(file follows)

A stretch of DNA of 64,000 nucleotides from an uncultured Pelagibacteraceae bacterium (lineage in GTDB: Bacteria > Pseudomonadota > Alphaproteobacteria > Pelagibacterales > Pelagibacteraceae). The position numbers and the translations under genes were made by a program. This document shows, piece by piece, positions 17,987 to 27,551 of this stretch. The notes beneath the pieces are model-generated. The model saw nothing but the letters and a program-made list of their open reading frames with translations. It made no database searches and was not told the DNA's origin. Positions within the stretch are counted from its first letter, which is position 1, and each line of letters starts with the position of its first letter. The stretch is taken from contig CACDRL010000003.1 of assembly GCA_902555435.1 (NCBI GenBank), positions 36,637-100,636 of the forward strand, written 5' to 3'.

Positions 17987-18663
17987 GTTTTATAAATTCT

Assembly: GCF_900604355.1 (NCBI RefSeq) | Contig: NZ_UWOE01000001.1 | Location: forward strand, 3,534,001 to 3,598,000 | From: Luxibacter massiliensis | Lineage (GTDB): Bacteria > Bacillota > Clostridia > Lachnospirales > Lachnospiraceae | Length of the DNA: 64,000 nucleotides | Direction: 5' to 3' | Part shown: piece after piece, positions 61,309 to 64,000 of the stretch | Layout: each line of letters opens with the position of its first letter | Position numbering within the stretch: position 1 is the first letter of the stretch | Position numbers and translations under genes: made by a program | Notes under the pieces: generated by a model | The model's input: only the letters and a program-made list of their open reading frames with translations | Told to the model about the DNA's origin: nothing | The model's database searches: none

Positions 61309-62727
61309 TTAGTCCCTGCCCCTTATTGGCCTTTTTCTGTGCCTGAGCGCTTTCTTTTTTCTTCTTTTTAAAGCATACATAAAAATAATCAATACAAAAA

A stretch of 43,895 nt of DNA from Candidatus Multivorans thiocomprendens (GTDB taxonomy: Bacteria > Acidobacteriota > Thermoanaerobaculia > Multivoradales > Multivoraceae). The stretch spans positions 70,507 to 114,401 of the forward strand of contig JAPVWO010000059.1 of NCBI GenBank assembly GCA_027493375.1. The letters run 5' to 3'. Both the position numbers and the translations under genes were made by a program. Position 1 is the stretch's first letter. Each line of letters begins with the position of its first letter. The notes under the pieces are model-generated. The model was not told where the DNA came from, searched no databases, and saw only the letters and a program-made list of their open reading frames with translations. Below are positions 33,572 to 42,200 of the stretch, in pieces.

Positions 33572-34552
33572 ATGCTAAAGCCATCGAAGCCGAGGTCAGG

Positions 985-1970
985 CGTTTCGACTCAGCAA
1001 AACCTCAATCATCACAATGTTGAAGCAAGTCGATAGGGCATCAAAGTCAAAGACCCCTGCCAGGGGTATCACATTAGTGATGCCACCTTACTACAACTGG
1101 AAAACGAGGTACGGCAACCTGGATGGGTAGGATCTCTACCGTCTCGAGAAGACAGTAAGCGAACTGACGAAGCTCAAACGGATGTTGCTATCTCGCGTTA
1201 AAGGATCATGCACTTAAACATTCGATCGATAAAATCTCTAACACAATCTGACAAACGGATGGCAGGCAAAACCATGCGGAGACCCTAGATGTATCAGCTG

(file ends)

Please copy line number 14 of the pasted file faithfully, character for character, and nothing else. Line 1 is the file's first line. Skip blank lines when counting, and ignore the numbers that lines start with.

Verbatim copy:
1201 AAGGATCATGCACTTAAACATTCGATCGATAAAATCTCTAACACAATCTGACAAACGGATGGCAGGCAAAACCATGCGGAGACCCTAGATGTATCAGCTG